The site uses cookies that you may not want. Continued use means acceptance. For more information see our privacy policy.

Reorganizing a Government

Looking (and leaning) forward, toward the America America America Act of 20??.

After the second world war, the military of the United States got an overhaul (1947). It realigned the military structures, including splitting off the aerial force into its own department outside of the army. (The act, The National Security Act of 1947, also established the National Security Council, the Central Intelligence Agency, and a subsequent amendment renamed the then-named National Military Establishment to the Department of Defense.)

Businesses reorganize from time to time, as well. One of the features of reorganization is that they almost always come later than they should have come. Another of the features is that they invariably piss off more people than they should (aside: most of the people initially pissed off find out that it wasn’t actually painful, and those suffering real pain from the changes mostly do so in silence).

But it is past time for some realignments of the overall government of the United States. Indeed, we’re reaching the springtime of this century and there’s nary a peep calling for a wholesale spring cleaning.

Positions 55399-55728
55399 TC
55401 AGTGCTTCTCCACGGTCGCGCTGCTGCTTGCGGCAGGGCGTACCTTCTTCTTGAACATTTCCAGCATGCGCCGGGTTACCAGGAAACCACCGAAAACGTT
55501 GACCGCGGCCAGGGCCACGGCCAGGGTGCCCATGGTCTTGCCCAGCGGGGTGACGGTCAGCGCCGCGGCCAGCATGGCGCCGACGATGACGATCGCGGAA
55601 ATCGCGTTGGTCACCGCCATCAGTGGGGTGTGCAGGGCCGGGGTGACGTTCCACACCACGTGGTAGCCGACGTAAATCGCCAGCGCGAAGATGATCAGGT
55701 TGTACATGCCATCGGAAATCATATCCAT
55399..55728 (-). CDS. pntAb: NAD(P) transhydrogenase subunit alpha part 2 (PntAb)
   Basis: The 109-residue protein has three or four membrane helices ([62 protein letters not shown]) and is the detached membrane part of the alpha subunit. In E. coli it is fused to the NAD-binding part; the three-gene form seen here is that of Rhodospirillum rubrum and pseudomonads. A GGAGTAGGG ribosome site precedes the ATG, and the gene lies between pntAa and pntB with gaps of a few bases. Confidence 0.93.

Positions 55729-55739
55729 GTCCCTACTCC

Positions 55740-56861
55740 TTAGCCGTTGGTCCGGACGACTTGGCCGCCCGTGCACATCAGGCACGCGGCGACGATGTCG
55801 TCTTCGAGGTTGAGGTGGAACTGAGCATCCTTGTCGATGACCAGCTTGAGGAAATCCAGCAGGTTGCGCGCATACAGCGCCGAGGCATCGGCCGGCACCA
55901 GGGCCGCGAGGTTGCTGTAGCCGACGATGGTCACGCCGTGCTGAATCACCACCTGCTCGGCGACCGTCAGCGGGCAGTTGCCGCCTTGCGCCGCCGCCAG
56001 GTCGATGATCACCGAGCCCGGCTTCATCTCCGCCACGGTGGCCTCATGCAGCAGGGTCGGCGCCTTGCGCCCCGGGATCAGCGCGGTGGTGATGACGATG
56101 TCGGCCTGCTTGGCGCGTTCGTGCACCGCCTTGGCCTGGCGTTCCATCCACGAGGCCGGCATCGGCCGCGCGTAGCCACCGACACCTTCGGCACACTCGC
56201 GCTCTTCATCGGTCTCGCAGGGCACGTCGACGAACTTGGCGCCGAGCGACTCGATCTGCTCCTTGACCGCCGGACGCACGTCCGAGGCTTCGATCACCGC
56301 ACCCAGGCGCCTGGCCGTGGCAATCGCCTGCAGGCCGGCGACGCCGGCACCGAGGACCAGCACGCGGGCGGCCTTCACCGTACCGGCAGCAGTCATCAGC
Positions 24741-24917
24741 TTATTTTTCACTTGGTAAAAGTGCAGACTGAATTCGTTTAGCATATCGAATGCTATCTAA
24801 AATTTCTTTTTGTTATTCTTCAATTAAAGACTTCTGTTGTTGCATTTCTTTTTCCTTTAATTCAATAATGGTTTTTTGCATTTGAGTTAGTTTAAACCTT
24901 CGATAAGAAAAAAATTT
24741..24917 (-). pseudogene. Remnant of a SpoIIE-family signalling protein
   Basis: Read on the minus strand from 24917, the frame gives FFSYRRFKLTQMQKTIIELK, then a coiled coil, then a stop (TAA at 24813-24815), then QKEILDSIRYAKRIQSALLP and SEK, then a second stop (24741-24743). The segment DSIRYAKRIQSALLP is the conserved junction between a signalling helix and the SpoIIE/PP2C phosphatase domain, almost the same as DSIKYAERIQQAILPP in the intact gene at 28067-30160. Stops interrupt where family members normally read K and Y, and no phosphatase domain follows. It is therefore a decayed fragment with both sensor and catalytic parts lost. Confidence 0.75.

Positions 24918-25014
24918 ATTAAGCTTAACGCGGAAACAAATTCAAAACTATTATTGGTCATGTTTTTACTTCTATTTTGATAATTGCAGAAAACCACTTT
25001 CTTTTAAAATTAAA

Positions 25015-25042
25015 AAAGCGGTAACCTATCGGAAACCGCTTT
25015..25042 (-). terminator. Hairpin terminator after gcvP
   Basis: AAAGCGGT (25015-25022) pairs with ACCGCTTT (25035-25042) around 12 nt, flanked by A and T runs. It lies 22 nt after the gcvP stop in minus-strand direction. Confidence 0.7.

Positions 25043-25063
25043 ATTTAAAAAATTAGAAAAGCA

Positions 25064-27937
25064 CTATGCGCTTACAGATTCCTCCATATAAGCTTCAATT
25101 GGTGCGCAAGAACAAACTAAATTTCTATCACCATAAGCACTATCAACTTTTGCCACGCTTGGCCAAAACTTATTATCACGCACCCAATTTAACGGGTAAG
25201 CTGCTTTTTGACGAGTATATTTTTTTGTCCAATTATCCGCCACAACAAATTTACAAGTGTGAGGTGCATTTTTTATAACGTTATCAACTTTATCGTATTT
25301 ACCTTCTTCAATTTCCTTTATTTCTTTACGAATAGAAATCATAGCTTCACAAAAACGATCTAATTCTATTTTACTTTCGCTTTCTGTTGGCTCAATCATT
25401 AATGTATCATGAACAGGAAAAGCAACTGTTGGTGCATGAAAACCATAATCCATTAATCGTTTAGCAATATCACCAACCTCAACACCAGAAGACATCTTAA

Looking at the facts of this nation’s development, it was never devised as a superpower. It was never envisioned as the major economic powerhouse it has grown to be. The founders expected the nation to prosper, but it has done so beyond their wildest dreams.

And that’s a bad thing, because? Because when you build an engine that you intend to be a workhorse, to serve its people for as long as you can foresee, you build it one way. And when it turns out that engine is now expected to (eventually) steward in a new world order on its back, carrying not just its own people, but the people of the whole world, that engine will turn around, punch you square in the nose, and trample off to the nearest bar for a nice long drunk.

Not that this nation does need to carry the whole world. It shouldn’t and can’t.

The point is merely that the country wasn’t built for its current purposes. And the sooner we admit that and actually look to change it or change our purposes, the happier we will be for it. We don’t want to be half way to the beach only to figure out that our luggage rack is now shaped like a satellite dish.

How do we realign the government, with such dire inability to do anything as it is? Ah, that’s the beauty of the thing. We don’t really have a choice. If we wait long enough, that is. Sooner or later, the wheels come off and we’re in a ditch. And then who can say no? That’s how it usually seems to work. But maybe we can agree that we’re headed for a ditch and pull over, fix things, and then throw a nice party for ourselves.